Physically inspecting the underlying real estate before making investment recommendations to clients is important for many reasons. Visits can allow you to verify sponsor disclosures about the property and location, identify risks relating to neighborhood trends, and observe the condition and operation of the property first hand. And then there are the compliance reasons. FINRA Regulatory Notice 10-22 cites “[v]isiting and inspecting a sample of the issuer’s assets and facilities” as what can constitute a reasonable due diligence investigation for broker dealer firms. Property and onsite visits to confirm sponsor disclosures about investments and strategies also fit within customary RIA due diligence practices observed by the SEC.
So how can DD personnel and advisors get the most out of property site visits?
To find out what makes for effective property onsite due diligence, we sat down with Jense Bowles, senior relationship manager at FactRight’s physical site inspection partner, Spectrum Field Services, Inc. Spectrum performs inspections for all of FactRight’s due diligence reviews on syndications of identified real estate, including DSTs. Spectrum has been in the commercial real estate inspection business for over 30 years, recently merging with Covius Real Estate Services to further expand its commercial service offerings. Spectrum’s 2,000 professionals nationwide perform between 23,000 to 25,000 specialty inspections per year. Spectrum serves a wide variety of clients including credit unions, mortgage servicers, and Wall Street investment banks. Clients have unique requirements, such as specialized forms or agency-mandated (FNMA or Freddie Mac) inspection scopes, but in our conversation, we drilled down on what can make any physical property and neighborhood inspection a success.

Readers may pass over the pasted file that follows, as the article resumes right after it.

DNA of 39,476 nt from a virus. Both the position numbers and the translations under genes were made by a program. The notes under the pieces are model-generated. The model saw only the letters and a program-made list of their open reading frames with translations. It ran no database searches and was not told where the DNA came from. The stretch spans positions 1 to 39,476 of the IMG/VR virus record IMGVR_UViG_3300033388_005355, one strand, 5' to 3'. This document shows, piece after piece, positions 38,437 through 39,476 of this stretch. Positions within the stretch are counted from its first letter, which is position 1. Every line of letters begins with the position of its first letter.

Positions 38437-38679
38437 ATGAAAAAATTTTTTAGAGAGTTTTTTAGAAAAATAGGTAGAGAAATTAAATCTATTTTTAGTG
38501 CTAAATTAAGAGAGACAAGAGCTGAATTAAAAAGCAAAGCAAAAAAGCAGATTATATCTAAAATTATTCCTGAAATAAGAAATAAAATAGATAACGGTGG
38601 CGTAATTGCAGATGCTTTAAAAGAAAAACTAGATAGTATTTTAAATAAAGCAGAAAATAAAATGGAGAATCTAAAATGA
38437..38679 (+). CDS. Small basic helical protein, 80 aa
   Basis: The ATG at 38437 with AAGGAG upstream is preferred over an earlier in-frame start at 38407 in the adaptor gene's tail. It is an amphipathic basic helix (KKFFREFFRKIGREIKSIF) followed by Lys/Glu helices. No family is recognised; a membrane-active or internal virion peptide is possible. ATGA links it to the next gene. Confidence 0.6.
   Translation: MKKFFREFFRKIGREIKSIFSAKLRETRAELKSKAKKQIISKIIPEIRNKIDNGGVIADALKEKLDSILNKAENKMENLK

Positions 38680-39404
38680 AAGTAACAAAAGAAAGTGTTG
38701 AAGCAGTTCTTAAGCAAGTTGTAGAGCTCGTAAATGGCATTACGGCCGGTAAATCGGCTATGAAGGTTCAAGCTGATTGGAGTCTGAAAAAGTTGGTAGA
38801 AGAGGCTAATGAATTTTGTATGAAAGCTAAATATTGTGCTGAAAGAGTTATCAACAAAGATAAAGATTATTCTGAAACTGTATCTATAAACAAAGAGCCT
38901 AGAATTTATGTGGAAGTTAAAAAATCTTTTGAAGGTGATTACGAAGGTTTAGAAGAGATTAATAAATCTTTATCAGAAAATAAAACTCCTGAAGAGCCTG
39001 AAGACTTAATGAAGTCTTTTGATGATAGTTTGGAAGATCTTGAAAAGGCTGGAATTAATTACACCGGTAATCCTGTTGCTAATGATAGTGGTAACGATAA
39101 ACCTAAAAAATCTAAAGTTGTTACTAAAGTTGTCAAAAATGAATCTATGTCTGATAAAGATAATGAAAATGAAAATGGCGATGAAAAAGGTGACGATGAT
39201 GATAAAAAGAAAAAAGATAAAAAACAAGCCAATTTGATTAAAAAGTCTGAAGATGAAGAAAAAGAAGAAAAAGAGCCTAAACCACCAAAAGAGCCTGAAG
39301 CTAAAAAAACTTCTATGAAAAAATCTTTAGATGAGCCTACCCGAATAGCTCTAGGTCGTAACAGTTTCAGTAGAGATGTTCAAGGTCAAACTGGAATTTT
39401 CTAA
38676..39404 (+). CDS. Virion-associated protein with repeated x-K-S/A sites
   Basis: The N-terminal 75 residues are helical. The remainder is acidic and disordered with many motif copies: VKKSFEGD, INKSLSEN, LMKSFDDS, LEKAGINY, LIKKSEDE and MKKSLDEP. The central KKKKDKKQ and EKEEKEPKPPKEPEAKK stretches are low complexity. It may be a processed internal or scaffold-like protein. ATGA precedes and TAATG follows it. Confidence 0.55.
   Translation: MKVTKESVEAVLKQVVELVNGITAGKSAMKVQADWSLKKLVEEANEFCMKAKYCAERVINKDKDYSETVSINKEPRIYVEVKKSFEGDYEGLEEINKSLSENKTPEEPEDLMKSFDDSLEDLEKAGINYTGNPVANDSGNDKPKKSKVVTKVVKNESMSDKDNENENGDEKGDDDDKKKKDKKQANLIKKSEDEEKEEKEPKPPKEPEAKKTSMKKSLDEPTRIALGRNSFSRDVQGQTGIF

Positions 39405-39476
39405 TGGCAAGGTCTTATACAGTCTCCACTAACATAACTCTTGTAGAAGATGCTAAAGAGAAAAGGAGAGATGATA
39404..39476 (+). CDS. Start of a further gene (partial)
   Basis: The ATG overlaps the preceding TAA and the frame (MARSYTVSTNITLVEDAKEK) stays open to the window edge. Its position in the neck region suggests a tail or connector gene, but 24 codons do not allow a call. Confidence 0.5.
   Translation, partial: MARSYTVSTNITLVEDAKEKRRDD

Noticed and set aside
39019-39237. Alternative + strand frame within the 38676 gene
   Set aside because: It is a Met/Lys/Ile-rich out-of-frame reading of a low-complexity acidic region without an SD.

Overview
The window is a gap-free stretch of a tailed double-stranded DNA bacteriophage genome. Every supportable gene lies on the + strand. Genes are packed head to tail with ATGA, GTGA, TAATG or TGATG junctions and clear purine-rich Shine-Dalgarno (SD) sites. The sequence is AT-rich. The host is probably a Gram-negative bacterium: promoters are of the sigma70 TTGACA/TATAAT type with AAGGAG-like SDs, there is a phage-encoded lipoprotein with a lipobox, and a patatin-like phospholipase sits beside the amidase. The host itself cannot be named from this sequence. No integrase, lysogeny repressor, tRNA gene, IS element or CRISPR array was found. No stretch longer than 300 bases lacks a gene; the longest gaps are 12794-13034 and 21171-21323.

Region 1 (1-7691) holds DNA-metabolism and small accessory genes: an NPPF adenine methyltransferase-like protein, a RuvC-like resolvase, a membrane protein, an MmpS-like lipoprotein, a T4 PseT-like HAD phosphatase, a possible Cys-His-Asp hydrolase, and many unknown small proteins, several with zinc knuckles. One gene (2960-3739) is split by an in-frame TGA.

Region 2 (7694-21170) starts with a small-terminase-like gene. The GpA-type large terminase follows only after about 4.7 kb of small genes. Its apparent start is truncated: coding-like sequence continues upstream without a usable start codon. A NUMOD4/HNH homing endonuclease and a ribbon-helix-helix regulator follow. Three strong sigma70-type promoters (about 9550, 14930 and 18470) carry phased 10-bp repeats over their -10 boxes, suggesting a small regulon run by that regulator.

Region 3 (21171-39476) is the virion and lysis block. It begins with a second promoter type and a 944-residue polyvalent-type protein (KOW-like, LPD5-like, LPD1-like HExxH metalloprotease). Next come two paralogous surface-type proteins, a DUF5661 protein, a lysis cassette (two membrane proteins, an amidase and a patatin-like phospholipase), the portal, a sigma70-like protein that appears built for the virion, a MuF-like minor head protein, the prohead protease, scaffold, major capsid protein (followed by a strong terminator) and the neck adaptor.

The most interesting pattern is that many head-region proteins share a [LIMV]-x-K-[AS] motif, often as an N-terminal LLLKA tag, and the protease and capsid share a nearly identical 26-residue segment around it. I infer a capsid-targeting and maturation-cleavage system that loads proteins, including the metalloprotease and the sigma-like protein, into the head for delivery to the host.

FactRight: What are the most common red flags you may encounter when visiting a property?
Jense Bowles of Spectrum: The biggest red flags are items that will materially affect the property or the market:
- Roofs are always important because they require capital to replace, and when they fail, they can cause major damage, often requiring insurance claims and closure of units, impacting revenue while they are repaired. Roofs in poor condition can easily be a significant red flag.
- Plumbing issues can lead to mold growth if not addressed quickly.
- Electrical issues that could result in a fire.
- The evaluation of the property contact can also be an important assessment. For example, If the property contact appears to be diverting you away from certain areas or units of the property, request to inspect those areas to see if there are issues the property contact may be trying to hide.
What are some onsite due diligence items that might not seem critical, but really are?
There are a number of small items that are easily overlooked but are really important. For example, as it relates to the condition of the property itself:
- GFCI outlets and CO detectors in apartment buildings are important safety items. These can be expensive to get installed in older buildings that may be missing them.
- Easy access to working fire extinguishers near the laundry and boiler rooms are vital. Recently, Spectrum inspected a property that had an electrical fire in the laundry room, but damage was minimal due to a fire extinguisher nearby.
- Small stains in ceiling tiles are also important to trace back to the source of the leak. If there is a roof or plumbing leak it needs to be addressed so that it doesn’t become a major issue or cause mold.